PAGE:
April 19, 2022
Here’s a use for autonomous car technology that hasn’t previously been considered to any great extent – teaching learners how to drive.
General Motors has filed an application to patent technology that could spell the end for every nervous learner’s worst nightmare: well-meaning, but intimidating, driving instructors.
Motoring website Motor1 has revealed how GM has submitted a design to the United States Patent and Trademark Office for an autonomous vehicle system intended to measure and train new drivers without any other human presence in the car.
While the idea might seem extreme, the rationale behind it is actually pretty sound. As the application points out, “Current techniques for training humans for driving include a human instructor. However, in certain situations, typical techniques using a human instructor may not always be optimal, for example, as this may introduce biases of the human instructor, and/or may be more time consuming, costly, and/or difficult to schedule, and/or may include risks and/or inefficiencies.”
GM’s thinking is that autonomous vehicles can perform the “instructor” role. For clarity, the application defines an AV as a “vehicle that is capable of sensing its environment and navigating with little or no user input… by using devices such as radar, lidar, image sensors and the like.”
While teaching humans how to drive seems to fly in the face of AVs’ raison d’etre, the application further points out it may be desirable for people to drive for “personal satisfaction” or in a scenario where AVs are “not permitted.”
How the tuition and assessment would work in practice is straightforward, with the driver of the car in control with the autonomous system working as a backup.
Sensors within the car would rate the student on the fundamentals of driving – for example, throttle, braking and steering inputs – using what the AV considers best practice as a benchmark. The application describes how the driver would be provided with a score and/or “instantaneous feedback” based on what the AV ascertains as recommended performance.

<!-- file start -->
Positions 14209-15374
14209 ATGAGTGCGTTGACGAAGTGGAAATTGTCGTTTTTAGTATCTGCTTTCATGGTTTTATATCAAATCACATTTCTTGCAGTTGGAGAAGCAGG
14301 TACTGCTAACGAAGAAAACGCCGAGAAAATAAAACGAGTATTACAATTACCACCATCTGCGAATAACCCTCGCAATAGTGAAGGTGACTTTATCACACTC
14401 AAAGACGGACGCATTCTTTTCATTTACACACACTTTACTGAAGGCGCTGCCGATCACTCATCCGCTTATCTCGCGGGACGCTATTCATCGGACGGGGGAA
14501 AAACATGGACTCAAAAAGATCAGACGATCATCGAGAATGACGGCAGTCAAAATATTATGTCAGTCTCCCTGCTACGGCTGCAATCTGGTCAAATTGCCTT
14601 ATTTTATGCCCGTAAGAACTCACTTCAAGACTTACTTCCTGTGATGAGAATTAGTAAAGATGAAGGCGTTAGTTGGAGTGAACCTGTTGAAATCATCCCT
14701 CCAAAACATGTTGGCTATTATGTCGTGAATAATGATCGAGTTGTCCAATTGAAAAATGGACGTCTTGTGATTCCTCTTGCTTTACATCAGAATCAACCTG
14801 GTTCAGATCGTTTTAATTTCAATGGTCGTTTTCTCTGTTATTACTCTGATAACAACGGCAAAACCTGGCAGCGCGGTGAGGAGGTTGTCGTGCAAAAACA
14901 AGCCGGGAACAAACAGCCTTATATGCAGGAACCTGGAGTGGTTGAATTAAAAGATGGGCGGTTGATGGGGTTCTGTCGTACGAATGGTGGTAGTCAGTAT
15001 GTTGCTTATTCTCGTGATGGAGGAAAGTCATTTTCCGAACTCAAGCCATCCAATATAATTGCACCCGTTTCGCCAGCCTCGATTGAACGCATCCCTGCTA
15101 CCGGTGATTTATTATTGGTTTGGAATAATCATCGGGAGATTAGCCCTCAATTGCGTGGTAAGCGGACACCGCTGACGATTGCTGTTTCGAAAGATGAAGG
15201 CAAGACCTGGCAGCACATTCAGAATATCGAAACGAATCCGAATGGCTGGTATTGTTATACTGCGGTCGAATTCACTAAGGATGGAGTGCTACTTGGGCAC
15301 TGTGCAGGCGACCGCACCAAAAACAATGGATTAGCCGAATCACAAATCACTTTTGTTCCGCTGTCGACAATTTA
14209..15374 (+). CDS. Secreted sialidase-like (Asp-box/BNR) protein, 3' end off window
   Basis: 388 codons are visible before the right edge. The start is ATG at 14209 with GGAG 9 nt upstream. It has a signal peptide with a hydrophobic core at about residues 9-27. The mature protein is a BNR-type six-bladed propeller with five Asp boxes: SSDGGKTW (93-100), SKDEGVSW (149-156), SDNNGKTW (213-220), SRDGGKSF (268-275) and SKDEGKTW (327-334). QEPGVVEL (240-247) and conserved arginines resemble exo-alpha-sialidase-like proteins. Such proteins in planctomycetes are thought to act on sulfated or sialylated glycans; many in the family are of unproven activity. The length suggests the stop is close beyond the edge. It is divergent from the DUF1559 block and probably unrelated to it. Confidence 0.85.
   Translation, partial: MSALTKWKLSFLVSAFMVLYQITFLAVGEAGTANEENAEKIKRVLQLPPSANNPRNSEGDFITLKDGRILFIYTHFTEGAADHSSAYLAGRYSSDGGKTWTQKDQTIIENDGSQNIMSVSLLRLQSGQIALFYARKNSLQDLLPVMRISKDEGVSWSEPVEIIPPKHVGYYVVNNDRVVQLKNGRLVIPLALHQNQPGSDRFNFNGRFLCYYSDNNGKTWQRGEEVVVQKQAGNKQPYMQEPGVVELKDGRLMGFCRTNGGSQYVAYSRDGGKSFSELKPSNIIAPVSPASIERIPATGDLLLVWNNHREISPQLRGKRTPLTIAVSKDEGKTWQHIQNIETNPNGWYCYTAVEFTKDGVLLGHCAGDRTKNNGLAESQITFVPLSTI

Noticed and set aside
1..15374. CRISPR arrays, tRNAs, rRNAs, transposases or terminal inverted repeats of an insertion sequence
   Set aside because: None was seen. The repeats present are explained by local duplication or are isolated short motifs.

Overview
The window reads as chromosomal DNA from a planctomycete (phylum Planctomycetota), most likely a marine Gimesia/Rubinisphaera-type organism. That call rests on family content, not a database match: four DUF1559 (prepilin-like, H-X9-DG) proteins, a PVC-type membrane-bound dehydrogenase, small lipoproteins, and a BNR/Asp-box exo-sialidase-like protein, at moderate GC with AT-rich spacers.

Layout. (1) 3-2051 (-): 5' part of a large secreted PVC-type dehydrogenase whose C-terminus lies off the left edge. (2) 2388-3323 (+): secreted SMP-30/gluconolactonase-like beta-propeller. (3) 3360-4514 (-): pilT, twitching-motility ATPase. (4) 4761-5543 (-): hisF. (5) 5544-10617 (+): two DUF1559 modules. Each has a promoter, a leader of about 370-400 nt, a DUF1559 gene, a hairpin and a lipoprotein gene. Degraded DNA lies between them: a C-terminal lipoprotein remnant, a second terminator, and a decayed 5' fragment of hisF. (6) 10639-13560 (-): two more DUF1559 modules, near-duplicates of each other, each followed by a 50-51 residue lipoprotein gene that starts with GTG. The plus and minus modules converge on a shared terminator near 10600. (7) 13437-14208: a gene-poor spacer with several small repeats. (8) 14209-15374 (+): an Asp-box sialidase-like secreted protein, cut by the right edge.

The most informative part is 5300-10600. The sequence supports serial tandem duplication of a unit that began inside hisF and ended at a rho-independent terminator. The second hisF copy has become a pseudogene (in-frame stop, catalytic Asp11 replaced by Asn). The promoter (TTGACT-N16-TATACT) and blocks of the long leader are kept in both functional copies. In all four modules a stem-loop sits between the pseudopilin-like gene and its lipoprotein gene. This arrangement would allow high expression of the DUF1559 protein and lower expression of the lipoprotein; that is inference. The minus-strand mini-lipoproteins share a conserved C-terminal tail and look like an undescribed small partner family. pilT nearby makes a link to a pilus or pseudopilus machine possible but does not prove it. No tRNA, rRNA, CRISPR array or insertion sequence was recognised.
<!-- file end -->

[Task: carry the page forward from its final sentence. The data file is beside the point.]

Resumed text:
This method of tuition would allow the student to be taught in stages. Once individual operations were mastered, additional controls could be ceded to the pupil, giving them more responsibility as their ability improves.
And any thoughts that the lack of another human in the vehicle could allow students to manipulate the autonomous system can be immediately dispelled, as the application makes clear how the method “includes providing results associated with the trainee to one or more third parties.”
How quickly we see this system in practice is open to debate. The vehicle included in the filing “corresponds to a level four or level five automation system under the Society of Automotive Engineers’ standard taxonomy.” But for anyone who has endured a fractious relationship with their driving instructor, it probably can’t come soon enough.
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